- Magnetic resonance imaging (MRI). This technology uses radio waves and a strong magnet. The images obtained display all structures of the shoulder in great detail. The quality of the images depends greatly on the quality of the equipment used.
Conservative treatments — such as rest, ice and physical therapy — sometimes are all that's needed to recover from a rotator cuff injury. If your injury is severe, you might need surgery.
If conservative treatments haven't reduced your pain, your doctor might recommend a steroid injection into your shoulder joint, especially if the pain is interfering with your sleep, daily activities or physical therapy. While such shots are often temporarily helpful, they should be used judiciously, as they can contribute to weakening of the tendon and may lower the success of surgery if this is eventually needed.
Physical therapy is usually one of the first treatments your doctor may suggest. Exercises tailored to the specific location of your rotator cuff injury can help restore flexibility and strength to your shoulder. Physical therapy is also an important part of the recovery process after rotator cuff surgery.
Many different types of surgeries are available for rotator cuff injuries, including:
- Arthroscopic tendon repair. In this procedure, surgeons insert a tiny camera (arthroscope) and tools through small incisions to reattach the torn tendon to the bone.
- Open tendon repair. In some situations, an open tendon repair may be a better option. In these types of surgeries, your surgeon works through a larger incision to reattach the damaged tendon to the bone.
- Tendon transfer. If the torn tendon is too damaged to be reattached to the arm bone, surgeons may decide to use a nearby tendon as a replacement.
- Shoulder replacement. Massive rotator cuff injuries may require shoulder replacement surgery. To improve the artificial joint's stability, an innovative procedure (reverse shoulder arthroplasty) installs the ball part of the artificial joint onto the shoulder blade and the socket part onto the arm bone.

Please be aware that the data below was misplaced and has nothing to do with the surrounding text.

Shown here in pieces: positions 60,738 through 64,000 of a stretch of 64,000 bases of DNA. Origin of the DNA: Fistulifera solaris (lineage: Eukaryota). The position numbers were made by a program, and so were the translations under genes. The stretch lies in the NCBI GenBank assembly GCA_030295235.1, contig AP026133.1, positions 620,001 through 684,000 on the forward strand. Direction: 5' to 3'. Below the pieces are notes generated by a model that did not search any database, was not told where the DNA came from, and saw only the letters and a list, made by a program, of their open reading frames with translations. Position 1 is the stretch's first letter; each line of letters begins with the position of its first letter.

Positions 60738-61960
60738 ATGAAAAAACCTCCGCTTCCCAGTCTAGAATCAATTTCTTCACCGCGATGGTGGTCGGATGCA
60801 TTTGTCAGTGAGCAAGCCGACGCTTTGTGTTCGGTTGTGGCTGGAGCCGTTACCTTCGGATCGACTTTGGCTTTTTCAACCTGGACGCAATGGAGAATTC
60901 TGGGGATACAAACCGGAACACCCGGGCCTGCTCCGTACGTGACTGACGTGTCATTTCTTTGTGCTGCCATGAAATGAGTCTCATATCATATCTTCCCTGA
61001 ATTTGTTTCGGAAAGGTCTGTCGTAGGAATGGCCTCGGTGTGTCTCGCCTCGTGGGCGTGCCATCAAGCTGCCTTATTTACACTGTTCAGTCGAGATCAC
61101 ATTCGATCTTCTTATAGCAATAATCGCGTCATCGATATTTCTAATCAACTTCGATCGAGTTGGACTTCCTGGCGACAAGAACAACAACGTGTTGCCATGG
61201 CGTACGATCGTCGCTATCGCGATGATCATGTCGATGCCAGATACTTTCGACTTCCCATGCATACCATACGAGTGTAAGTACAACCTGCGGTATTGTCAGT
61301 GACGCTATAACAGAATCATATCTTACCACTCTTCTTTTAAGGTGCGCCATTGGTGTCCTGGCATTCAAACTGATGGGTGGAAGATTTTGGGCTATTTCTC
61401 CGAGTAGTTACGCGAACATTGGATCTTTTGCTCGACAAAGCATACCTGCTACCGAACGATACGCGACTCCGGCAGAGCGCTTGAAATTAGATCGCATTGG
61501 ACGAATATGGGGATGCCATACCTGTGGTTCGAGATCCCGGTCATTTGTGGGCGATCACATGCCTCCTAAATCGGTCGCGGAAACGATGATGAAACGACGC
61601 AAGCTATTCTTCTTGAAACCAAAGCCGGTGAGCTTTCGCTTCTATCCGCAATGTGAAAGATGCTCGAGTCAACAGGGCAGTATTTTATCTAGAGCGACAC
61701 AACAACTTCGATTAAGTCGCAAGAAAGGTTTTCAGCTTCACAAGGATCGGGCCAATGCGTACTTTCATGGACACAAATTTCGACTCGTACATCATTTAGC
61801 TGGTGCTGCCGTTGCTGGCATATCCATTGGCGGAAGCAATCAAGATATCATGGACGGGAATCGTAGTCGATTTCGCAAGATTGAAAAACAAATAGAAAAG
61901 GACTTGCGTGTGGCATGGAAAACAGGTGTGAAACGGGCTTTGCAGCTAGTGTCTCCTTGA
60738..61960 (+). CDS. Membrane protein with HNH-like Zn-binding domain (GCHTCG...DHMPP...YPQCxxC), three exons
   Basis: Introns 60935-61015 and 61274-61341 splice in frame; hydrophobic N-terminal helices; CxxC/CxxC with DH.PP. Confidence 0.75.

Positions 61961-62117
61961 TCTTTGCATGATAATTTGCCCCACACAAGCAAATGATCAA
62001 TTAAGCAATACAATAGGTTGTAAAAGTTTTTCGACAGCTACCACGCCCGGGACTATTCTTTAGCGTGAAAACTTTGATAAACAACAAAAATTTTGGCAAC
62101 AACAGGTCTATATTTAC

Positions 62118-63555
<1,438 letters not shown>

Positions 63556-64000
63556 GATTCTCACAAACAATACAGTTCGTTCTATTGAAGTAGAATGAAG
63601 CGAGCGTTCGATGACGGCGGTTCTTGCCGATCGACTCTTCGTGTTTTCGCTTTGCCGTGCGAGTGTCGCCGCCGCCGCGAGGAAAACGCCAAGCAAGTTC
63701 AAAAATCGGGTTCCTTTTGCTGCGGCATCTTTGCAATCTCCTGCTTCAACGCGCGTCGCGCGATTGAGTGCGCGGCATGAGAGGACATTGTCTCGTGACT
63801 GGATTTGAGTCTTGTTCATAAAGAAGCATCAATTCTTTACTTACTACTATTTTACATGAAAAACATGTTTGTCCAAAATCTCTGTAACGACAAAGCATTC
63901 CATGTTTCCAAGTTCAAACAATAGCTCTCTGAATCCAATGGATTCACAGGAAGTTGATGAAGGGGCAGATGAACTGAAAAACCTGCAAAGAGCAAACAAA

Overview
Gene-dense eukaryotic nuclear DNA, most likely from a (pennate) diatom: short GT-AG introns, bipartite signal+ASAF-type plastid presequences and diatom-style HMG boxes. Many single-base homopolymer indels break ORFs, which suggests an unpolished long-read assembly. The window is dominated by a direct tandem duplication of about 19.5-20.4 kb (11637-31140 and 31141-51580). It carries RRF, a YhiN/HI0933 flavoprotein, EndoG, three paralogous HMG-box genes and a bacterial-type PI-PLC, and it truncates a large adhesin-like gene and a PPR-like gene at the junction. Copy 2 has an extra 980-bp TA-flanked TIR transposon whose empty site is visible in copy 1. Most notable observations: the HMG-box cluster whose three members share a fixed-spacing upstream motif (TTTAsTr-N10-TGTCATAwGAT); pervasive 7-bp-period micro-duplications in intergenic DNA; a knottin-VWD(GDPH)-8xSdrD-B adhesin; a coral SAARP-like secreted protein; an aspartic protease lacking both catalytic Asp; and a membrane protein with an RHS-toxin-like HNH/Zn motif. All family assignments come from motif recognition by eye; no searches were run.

Lifestyle and home remedies
The pain from a minor rotator cuff injury often diminishes on its own, with proper care. Stop doing what caused the pain and try to avoid painful movements. Limit heavy lifting or overhead activity until your shoulder pain subsides. Icing your shoulder may help it feel better. Over-the-counter pain relievers such as ibuprofen (Advil, Motrin IB) or acetaminophen (Tylenol, others) also may be helpful.
Preparing for an appointment
You'll probably start by seeing your family doctor or sports medicine physician. If your injury is severe, you might be referred to an orthopedic surgeon. If you've been treated for a similar problem in the past, you may need to bring past records and imaging studies with you to your appointment.
What you can do
Before the appointment, you might want to write a list that answers the following questions:
- When did you first begin experiencing shoulder pain?
- What movements and activities worsen your shoulder pain?
- Have you ever injured your shoulder?
- Have you experienced any symptoms in addition to shoulder pain?
- Does the pain travel down your arm below your elbow?
- Is the shoulder pain associated with any neck pain?
- Does your job or hobby aggravate your shoulder pain?
What to expect from your doctor
Your doctor is likely to ask you a number of questions. Being ready to answer them may reserve time to go over any points you want to spend more time on. Your doctor may ask:
- Where exactly is the pain located?
- How severe is your pain?
- What movements and activities aggravate or relieve your shoulder pain?
- Do you have any weakness or numbness in your arm?